A strategic mix of payment integrity suppliers can propel your health plan’s cost containment efforts far beyond relying upon internal resources alone. Because Pareo® makes it easier than ever to add suppliers to your payment integrity operations, your health plan likely will want to pursue new partnerships. But not all suppliers are created equal. Your health plan will need to determine which suppliers will be the best fit for your organization.
What makes a good third-party vendor? Here’s a list of questions to get you started.
Technical Aptitude: Do they have the IT bandwidth to deliver needed files?
An ideal third-party supplier will be a partner to your health plan, working alongside you to find a solution. An organization that demonstrates an ease with technology should be a great fit with your health plan, as they’ll need to demonstrate technical aptitude in order to truly partner with you. If you find a potential supplier inflexible now, that attribute is unlikely to change as your needs grow more complex.
Communication: How is a supplier producing identifications?
It’s not just the volume of identifications that matters when choosing a supplier — quality matters, too. Suppliers need to demonstrate that they understand your health plan’s abilities in order to be an optimal partner. Ask a potential business partner if their reporting is more than just revenue goals. Your health plan will need more information than just dollars identified over a period of time. Other information that helps includes:
- Information that identifies current gaps in claims edits and other revenue functions
- Meaningful information (not just numbers)
Suppliers have the potential to be your own “Research and Development” shop. So you’ll want to establish how often a new supplier will be able to provide you with new concepts, which may also help you evaluate their ability to scale alongside your health plan. Furthermore, ask if the concepts are custom to your particular scenarios, or more broadly applicable to all their health plan clients.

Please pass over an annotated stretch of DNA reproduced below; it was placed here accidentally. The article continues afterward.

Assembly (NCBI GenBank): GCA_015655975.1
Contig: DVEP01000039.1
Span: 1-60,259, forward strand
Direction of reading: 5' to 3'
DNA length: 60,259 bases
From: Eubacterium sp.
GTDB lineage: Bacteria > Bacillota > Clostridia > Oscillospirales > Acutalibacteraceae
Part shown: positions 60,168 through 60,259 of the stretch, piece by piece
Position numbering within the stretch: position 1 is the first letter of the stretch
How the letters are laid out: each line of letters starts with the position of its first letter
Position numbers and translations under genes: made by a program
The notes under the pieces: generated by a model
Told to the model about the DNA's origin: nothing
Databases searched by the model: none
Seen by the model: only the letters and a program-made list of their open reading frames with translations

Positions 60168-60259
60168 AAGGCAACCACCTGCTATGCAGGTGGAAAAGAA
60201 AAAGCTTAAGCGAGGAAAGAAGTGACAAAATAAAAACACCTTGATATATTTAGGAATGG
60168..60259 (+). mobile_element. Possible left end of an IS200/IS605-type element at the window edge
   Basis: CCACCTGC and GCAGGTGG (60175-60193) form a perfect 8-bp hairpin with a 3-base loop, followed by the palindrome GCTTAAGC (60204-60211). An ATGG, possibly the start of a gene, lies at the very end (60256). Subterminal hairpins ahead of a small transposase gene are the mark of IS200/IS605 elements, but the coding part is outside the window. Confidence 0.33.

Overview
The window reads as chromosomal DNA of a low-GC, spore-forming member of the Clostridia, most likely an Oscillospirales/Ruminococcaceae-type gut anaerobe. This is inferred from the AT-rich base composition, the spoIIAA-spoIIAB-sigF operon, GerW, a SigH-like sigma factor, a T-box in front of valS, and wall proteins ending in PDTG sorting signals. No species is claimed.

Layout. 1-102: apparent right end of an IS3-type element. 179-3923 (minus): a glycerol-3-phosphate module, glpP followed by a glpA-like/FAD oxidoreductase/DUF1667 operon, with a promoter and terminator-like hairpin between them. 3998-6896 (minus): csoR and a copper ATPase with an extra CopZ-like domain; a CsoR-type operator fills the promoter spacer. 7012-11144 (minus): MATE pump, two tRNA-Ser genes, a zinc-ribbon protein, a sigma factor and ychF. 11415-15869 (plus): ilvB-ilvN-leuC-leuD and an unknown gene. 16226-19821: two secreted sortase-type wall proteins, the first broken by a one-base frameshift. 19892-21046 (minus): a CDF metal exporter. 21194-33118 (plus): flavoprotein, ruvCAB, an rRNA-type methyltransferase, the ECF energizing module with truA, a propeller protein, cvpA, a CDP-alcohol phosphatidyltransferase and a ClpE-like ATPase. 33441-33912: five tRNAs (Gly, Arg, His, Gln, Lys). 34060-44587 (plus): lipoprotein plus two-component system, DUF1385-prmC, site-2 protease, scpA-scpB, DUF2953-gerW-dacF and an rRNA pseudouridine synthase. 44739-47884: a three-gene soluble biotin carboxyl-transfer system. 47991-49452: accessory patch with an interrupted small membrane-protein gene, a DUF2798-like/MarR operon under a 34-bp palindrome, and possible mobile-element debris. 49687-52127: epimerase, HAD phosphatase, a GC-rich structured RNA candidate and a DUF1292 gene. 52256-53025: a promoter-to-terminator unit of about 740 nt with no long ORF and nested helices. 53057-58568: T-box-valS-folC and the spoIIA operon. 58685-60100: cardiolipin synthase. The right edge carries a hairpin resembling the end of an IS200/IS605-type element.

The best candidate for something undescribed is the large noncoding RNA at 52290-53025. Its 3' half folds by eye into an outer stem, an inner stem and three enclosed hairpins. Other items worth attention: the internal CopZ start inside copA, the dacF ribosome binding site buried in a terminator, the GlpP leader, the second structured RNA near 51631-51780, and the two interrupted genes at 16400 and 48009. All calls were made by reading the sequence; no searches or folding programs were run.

Senior-level engagement within the organization of a third-party vendor can be telling when it comes to value. Post go-live, engagement by upper management can go down significantly. Ask a supplier how they “hand off” clients internally, and how this will affect you. Establish a plan going forward.
Other Considerations: Level of Commitment and Turnaround Time on Requests
Health plans want to evaluate the commitment of a potential vendor before engaging them as a business partner. As signs of commitment, expect an ideal supplier to give you multiple points of contact, rather than one individual. Access to a team allows for better communication and greater innovation. Additionally, identify resource allocation over time. Will fewer and fewer people be dedicated to your health plan as time goes on?
You’ll also want to ask a supplier about the turnaround time on requests. In general, does that time frame look like weeks or a year? Does the supplier have a very particular way of doing things (an established process, data formatting protocols) that require a lot of output/effort from your health plan?
Health plans need more suppliers to see larger gains in their recoveries. But ongoing management historically has been tedious (at best). Not so with Pareo® Supplier Optimization, a feature that allows health plans and suppliers to “plug in” to data sharing and even set KPIs, personalized to individual vendors. When information is readily available, health plans can easily add more suppliers and, in turn, those suppliers can quickly implement solutions.
More from Our Blog:
ClarisHealth Achieves HITRUST CSF® Certification to Manage Risk, Improve Security Posture and Meet Compliance Requirements
HITRUST CSF Certification validates ClarisHealth is committed to meeting key regulations and protecting sensitive information. NASHVILLE, Tenn., April 17, 2019 – ClarisHealth, a leading provider of advanced payment integrity technology for health plans, today...
Health plans considering self-developed payment integrity technology should ask themselves: Do we have the resources to be agile? Iterative Software Development: A cyclical method of software development which focuses on improvements based on continual revisions and...
Your health plan is more likely to adopt new technology if you allow your team the vulnerability of saying “I don’t know” when learning. “I don’t know.” It’s a response that frustrates parents everywhere but also can be one that, in the right conditions, signals...